I am installing a 50 amp 120/240 volt RV outlet, the distance from my main panel to the RV outlet is 200’ what size wire will I need to run? What size breaker should I use in my main panel? What size duct should I run the wire through?

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    If you're installing a 50a outlet & cable to match, you'd better install a breaker no larger than 50a, otherwise you risk things catching fire. Also, "duct" is called conduit. Make sure you get the stuff from the electrical aisle, not the plumbing aisle. It's a touch more expensive, they're both made of PVC & both called "Schedule 40", but the plumbing stuff isn't NEC approved for electrical use.
    – FreeMan
    Feb 2, 2023 at 15:13
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    Schedule 80 from a real electrcial supply can be well worth it if using PVC. It's actually required anywhere the conduit is considered to be "exposed to damage." Then again, more expensive metallic conduit can save a lot on the cost of the trench, and replace the need for a ground wire.That can make the whole job less expensive, depending on circumstances.
    – Ecnerwal
    Feb 2, 2023 at 15:18
  • Conduit is also called duct - that's why the gray putty to prevent air and bug traffic is "duct seal"
    – Ecnerwal
    Feb 2, 2023 at 15:43
  • What is the purpose of this RV outlet? Is it to actually plug in an RV? Or is it for electrical vehicle charging? In either case, a small subpanel (they make them specifically for RV hookups with a 50A 240V, 30A 120V and 20A 120V) may make sense. But if it is for EV charging and not for RV use then a hardwired EVSE may make more sense (though still possibly with a subpanel so you can have a 120V convenience receptacle). Also GFCI is a Must. Feb 2, 2023 at 16:02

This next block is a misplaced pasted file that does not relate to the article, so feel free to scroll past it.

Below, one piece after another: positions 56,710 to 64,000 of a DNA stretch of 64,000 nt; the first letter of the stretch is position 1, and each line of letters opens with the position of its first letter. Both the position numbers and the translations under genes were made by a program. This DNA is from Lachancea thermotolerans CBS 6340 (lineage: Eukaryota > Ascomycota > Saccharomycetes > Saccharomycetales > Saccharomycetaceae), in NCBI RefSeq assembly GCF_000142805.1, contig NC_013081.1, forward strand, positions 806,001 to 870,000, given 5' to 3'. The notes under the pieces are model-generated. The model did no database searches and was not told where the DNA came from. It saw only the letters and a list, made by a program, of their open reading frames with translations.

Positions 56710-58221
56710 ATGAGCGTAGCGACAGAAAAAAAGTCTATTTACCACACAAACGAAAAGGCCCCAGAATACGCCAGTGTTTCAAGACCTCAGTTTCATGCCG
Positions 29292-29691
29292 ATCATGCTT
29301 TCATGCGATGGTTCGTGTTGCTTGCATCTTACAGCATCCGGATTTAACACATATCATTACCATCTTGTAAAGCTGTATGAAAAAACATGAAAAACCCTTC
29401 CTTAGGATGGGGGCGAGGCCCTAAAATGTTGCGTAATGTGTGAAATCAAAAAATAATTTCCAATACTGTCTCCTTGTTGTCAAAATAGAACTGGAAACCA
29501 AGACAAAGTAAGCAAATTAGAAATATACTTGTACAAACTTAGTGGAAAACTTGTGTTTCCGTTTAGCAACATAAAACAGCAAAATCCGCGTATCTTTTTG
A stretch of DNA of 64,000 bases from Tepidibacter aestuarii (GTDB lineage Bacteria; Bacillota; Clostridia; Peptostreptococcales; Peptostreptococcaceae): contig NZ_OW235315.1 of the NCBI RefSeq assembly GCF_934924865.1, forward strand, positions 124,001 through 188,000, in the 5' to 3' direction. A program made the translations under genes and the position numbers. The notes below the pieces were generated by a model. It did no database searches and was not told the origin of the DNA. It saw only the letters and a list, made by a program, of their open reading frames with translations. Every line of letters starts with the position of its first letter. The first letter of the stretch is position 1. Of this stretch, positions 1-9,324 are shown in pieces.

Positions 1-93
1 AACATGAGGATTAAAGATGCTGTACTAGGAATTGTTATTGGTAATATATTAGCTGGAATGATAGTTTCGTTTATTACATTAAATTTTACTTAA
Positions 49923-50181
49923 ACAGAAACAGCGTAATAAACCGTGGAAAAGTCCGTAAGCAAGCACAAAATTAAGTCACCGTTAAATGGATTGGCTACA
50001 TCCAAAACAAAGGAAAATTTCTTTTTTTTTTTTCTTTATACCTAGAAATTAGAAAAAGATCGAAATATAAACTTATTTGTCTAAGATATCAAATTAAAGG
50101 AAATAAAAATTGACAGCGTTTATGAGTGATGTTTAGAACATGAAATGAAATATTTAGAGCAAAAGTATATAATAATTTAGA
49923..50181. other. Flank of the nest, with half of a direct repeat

2 Answers 2


50A breaker

4 AWG aluminum conductors (voltage drop might be an issue on 6 AWG - it's marginal, but not outright unthinkable. 4 is also the size at or above which you can buy all black and just tape the ends to indicate function - 6, you have to buy proper colors for. So you can get bulk deals on a roll of 4 that you won't get on 6.)

1 inch (or larger) conduit (duct)

Depending on local pricing, 2-2-2-4 aluminum mobile home feeder might even cost less, though it's overkill for a 50A feeder and requires 1-1/4" conduit, (unless you opt to direct-bury it - which needs a deep trench and is also not something I would recommend, in general, due to maintenance issues - digging up a damaged line is expensive) which might make it cost more.

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    If using 2-2-2-4 mhf and a subpanel at receptacle location then in the US you could feed it with up to a 90A breaker. 90A load would result in Voltage drop near 5% on feeder and would exceed NEC feeder recommendation of 3%. The 3% recommendation is pretty conservative considering NEMA equipment standards call out acceptable operation at 10% loss. Feb 2, 2023 at 19:41

40A or 50A breaker is mandatory per NEC 210.21. If you are powering an RV, it must be a 50A breaker.

If this is for an electric vehicle charger, talk to us - you're following the lemmings and doing it the hard way! It's easier and cheaper than you know.

Most NEMA 14-50 RV outlets are rated for aluminum wire and 75 degrees C thermal. I advise people take full advantage of that. But look closely at the wire size limit of the socket - some limit you to 4 AWG wire.

As an aside - this has nothing to do with aluminum wire - it is vitally important to torque the screws to specification. If you don't, the terminals can burn up whether they are aluminum or copper - not aluminum's fault obviously. (this was NOT understood in the 1980s when aluminum got blamed for problems that were actually misuse. Heavy feeder has always been reliable.)

Below about 170' I don't even bother crunching the numbers. However at your distance I would consider one size bump, to 6 AWG copper or 4 AWG aluminum. If you're using UF-B cable this is the minimum size anyway due to UF-B's low temperature rating. NM cable cannot be used underground or outdoors, not even in conduit. Outdoor conduit is presumed to be full of water all the time; the protection is in the wire.

2 AWG aluminum may be at a pricing advantage, since biblical quantities of it are used in wiring 100A distribution around mobile home parks. However make sure it fits on your socket.

Aluminum is a particularly good choice if you are going to an "RV Subpanel" which typically provides you a 50A NEMA 14-50 and a standard 120V/20A socket, and often a 30A NEMA TT30 for smaller RVs. That is because subpanels have lugs which are made of aluminum. Aluminum lugs play well with both aluminum and copper due to the differences in thermal expansion working favorably. Torque still matters, as always.

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